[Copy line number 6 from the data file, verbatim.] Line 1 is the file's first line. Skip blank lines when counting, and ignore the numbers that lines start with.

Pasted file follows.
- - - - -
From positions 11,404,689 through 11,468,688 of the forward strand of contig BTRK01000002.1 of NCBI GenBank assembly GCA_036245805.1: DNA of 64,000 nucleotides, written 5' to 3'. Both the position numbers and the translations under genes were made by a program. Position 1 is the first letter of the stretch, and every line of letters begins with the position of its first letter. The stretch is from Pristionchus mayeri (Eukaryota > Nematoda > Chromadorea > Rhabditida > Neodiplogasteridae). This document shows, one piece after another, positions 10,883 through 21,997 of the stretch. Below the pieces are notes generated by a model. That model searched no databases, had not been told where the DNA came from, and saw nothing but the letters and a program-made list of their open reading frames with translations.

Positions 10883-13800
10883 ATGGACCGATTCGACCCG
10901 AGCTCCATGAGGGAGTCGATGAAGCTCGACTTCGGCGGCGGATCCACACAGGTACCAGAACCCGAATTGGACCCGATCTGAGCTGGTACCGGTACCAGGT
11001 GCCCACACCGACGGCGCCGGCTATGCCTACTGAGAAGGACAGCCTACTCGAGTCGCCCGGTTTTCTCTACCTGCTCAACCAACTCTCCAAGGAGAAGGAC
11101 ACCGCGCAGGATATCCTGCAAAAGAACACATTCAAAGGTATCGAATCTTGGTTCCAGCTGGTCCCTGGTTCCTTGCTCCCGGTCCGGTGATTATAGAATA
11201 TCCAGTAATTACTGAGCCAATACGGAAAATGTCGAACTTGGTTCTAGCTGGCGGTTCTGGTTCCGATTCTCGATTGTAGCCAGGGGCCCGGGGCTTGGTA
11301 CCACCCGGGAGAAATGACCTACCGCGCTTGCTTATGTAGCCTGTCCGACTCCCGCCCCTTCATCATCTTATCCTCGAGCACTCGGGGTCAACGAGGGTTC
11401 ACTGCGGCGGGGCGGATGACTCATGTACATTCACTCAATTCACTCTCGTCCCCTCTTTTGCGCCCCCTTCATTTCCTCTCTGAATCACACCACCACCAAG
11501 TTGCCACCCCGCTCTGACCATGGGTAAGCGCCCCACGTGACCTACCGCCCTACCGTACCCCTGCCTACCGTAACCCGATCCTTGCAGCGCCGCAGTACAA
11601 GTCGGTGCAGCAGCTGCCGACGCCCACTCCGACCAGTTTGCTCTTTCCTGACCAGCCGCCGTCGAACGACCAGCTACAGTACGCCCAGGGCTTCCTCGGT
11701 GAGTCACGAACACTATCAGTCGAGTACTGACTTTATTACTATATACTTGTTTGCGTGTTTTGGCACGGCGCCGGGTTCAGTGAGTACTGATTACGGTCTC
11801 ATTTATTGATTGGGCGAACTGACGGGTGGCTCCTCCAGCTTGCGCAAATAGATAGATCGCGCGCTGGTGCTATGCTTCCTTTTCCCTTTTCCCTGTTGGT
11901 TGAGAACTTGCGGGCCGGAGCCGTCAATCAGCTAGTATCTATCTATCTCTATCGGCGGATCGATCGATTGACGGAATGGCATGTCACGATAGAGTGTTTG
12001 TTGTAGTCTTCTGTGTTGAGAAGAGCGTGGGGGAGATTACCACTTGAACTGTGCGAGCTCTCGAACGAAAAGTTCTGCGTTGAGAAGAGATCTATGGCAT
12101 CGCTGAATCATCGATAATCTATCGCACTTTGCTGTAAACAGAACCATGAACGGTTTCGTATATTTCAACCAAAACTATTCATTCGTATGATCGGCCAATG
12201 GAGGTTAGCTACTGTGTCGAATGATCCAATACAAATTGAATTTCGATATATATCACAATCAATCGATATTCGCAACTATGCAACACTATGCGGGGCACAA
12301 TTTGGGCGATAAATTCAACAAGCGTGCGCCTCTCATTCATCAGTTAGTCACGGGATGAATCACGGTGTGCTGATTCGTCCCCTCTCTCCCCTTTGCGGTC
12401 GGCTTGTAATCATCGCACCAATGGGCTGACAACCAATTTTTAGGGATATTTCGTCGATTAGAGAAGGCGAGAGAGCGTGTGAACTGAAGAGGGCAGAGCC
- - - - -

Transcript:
11101 ACCGCGCAGGATATCCTGCAAAAGAACACATTCAAAGGTATCGAATCTTGGTTCCAGCTGGTCCCTGGTTCCTTGCTCCCGGTCCGGTGATTATAGAATA